Change, cause & effect



Why does anything happen in life?

  • How do you become stronger or weaker?
  • Happier or sadder?
  • More kind or more cruel?

We make sense of ourselves and the world around us by figuring out cause and effect relationships:

  • I stayed up too late, so this morning I'm tired.
  • They made me put my phone away, so now I'm fidgety and restless.
  • My uncle is a builder, so I'm going to ask him for a job in construction.

Some of these cause and effect relationships are real, some are figments of our imagination, and most of them are completely unknown to us.

Even so, cause and effect is how we make sense of the world.

It's also how we make sense of stories: in stories, we expect events to connect in some meaningful way.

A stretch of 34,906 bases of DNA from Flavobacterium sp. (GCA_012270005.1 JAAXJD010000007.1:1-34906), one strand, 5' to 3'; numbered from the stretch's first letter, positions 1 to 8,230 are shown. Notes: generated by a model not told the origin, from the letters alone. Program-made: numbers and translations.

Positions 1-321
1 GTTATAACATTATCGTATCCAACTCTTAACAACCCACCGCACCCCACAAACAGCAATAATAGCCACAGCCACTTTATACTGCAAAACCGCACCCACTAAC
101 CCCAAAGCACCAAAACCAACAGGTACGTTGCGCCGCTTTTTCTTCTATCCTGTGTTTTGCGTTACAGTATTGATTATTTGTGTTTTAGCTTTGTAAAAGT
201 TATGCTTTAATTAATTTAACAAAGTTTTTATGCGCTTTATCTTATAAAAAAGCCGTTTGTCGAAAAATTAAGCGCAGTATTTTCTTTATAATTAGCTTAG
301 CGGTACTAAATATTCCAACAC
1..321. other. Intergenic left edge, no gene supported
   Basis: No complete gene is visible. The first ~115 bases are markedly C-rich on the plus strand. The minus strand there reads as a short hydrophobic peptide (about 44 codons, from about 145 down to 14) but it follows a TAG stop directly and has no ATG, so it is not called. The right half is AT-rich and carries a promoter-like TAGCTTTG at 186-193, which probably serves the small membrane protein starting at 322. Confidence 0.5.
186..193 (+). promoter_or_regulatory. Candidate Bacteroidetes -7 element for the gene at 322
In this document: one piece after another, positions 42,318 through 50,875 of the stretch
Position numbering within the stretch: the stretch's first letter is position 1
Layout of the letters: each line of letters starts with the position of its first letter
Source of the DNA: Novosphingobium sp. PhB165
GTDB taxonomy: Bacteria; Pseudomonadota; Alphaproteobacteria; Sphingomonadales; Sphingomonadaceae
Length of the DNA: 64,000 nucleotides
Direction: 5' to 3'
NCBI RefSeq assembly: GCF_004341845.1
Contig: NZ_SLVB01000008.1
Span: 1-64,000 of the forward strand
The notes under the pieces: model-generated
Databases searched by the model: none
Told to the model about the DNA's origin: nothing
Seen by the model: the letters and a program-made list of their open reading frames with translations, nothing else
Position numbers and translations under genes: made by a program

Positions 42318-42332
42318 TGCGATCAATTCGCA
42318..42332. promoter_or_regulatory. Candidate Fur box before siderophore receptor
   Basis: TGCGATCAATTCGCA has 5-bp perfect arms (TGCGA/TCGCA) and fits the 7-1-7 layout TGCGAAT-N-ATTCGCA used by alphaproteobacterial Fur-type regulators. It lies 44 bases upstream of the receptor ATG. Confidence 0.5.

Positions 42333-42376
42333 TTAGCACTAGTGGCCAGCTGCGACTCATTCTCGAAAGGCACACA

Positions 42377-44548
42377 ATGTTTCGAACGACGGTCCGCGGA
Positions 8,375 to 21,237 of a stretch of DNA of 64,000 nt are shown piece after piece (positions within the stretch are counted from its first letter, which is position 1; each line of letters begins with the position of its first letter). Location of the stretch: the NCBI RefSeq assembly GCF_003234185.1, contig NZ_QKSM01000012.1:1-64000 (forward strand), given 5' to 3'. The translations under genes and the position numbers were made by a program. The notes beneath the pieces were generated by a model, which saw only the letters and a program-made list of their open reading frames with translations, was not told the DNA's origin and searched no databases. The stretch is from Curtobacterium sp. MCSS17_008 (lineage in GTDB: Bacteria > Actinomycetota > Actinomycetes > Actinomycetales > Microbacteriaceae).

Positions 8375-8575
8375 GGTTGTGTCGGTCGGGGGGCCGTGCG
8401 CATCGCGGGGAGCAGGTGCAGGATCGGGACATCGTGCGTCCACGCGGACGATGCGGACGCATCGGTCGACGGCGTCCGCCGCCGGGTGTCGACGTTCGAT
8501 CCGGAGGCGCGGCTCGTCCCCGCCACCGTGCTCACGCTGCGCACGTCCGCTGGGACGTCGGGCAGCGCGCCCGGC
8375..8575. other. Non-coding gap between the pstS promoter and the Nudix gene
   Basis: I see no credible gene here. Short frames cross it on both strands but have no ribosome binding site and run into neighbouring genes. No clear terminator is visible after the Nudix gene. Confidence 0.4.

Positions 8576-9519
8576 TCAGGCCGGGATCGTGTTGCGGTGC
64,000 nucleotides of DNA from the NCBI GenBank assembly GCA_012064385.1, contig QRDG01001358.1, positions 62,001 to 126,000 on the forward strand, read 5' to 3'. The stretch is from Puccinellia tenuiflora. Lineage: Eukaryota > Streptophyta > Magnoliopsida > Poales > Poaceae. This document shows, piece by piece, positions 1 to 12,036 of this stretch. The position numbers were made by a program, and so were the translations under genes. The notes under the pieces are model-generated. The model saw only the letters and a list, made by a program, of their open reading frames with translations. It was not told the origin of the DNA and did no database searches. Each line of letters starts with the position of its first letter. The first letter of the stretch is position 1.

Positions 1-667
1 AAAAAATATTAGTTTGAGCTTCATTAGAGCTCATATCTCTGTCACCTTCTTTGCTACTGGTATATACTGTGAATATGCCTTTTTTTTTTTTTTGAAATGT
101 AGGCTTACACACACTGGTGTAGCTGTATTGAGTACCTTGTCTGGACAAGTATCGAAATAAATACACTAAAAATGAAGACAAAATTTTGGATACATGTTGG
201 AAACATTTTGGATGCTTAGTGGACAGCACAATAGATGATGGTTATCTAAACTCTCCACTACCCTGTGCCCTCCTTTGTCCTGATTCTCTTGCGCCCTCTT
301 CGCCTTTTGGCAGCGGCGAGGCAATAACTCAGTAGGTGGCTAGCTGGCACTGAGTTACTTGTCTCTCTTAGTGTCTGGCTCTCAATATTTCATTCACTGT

But surprisingly for something that we understand so intuitively in life, cause and effect can be hard to establish in narrative.

In this lesson, we'll look at:

  • How connecting words help us establish cause and effect in narrative.
  • How we can infer cause and effect without connecting words.
  • How cause and effect leads to changes in character and circumstance.

It's a pretty deep topic, so if you're ready let's get prepped.

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